Each figure legend should stand alone from the body of the text i.e., by reading the figure legend the figure should be self explanatory. The easiest (and most consistent) way to lay out figure legends is to have them all as a lefthand page i.e., opposing a figure bound on the righthand side. Do not number figure pages. In the text use the abbreviation Fig. 4.1. to denote the first figure for chapter 4 and provide in the front of the thesis a page listing the location of figures. For the layout of the figure legend use the same formula. The figure number, title (which may be presented in bold), then description.

Fig 4.1 Schematic representation of the PTHrP gene.

The coding regions and untranslated sequences are indicated by the closed and open boxes, respectively. Indicated above the map are the positions of the....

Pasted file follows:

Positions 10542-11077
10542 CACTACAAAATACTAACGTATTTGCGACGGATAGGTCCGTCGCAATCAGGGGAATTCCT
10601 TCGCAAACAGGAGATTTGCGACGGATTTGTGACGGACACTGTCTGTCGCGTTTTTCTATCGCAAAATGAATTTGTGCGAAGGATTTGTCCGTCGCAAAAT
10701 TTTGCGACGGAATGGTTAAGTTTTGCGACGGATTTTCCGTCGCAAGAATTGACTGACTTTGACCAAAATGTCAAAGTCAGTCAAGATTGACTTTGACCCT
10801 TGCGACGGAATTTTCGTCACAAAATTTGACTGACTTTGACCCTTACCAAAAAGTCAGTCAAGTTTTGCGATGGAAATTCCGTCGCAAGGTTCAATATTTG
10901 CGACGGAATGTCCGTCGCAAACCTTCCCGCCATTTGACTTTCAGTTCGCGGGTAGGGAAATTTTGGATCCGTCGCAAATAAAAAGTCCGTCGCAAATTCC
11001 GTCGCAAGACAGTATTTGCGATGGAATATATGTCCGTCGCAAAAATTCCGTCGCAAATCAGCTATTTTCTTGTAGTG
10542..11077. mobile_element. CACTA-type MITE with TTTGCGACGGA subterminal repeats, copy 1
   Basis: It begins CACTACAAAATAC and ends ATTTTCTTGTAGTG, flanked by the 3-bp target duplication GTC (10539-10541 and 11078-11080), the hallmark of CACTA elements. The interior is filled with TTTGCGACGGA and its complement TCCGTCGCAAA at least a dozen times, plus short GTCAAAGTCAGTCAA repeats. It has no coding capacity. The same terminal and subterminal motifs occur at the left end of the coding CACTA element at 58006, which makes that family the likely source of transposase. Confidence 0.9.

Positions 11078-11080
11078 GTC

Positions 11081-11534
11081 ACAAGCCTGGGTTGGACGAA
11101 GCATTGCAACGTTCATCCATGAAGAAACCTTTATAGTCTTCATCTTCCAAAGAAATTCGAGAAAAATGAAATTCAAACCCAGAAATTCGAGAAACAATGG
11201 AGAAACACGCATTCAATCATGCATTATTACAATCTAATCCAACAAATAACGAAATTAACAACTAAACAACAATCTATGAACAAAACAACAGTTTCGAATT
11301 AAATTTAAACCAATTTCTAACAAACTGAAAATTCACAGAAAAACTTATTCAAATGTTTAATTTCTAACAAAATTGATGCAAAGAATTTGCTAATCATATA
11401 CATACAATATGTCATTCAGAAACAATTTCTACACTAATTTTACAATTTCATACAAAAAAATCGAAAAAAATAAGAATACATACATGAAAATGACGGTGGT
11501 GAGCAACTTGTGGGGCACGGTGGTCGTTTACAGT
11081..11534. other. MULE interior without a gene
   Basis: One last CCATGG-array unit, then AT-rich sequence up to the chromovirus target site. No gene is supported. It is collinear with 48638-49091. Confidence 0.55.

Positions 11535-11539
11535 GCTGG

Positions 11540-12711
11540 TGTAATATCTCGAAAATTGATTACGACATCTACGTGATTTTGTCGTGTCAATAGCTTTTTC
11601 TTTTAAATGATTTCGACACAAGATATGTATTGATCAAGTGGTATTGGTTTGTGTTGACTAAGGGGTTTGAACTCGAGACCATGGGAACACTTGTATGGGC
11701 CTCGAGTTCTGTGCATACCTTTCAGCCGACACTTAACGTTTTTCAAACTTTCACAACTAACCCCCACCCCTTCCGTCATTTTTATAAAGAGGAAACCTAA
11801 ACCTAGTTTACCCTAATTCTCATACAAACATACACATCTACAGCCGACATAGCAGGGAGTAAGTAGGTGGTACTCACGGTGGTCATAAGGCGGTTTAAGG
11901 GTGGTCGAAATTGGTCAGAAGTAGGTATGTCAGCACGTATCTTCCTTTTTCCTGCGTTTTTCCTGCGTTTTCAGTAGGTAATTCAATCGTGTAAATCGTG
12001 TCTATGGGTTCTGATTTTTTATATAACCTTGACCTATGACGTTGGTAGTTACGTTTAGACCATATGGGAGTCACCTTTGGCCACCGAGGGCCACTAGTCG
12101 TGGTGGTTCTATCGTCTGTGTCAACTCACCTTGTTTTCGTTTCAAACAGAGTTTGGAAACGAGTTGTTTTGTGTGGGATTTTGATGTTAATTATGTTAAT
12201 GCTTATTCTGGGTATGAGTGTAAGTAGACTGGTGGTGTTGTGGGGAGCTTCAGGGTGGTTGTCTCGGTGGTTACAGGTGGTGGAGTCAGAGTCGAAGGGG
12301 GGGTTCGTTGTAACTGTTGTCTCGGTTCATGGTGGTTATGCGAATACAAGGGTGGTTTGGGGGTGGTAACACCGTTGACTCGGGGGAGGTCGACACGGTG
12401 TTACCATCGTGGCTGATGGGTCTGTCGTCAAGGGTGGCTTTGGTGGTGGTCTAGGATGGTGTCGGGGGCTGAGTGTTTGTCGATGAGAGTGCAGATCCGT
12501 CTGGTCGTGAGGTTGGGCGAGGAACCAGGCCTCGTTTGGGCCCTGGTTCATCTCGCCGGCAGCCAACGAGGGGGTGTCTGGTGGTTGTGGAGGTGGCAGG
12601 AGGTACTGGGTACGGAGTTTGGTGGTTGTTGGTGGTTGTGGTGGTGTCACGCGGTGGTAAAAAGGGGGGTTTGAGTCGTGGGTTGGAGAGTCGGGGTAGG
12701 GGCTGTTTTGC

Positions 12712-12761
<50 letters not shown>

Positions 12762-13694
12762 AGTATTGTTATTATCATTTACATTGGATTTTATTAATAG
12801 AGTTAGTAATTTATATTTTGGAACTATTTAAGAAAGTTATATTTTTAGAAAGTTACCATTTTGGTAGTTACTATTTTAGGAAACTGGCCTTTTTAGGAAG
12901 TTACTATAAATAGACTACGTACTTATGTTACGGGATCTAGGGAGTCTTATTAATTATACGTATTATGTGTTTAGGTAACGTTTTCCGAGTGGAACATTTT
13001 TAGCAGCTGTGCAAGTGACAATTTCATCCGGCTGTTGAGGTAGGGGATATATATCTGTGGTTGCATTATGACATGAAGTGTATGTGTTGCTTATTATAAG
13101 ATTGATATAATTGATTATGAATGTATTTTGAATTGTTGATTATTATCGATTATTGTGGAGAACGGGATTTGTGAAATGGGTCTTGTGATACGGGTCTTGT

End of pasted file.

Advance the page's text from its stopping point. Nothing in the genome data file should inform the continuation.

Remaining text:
4.1 In Text

There are a number of ways to lay out references in the text, some of which are clearly wrong and others that become cumbersome to deal with. Most students should be able to use Reference Manager and this program should reduce the amount of time required.

I would recommend the following layouts since they are fairly uniform and easy to work with.

At the end of a sentence previously reported (Smith and Jones, 1970; Smith et al., 1972). Note, that following the authors name a comma should appear then year of publication, a semicolon should be between references. For more than two authors use the abbreviation et al., this should be in italics and a full stop should follow "al." since this is an abbreviation. When quoting more than one reference, references should be ordered in priority of chronology then the alphabetical listing of the authors. If one author has more than one publication in a given year the following can be adopted "Smith et al., 1981a, b, c; .........". When using this referencing system Smith et al., 1981a denotes the first cited reference of this series by the author and should be consistent throughout the thesis.

References in the text. "Smith and Jones (1970) or Smith et al. (1972) should be used. When using "et al." in the text do not include a comma after the authors name prior to the open bracket.

4.2 In the Bibliography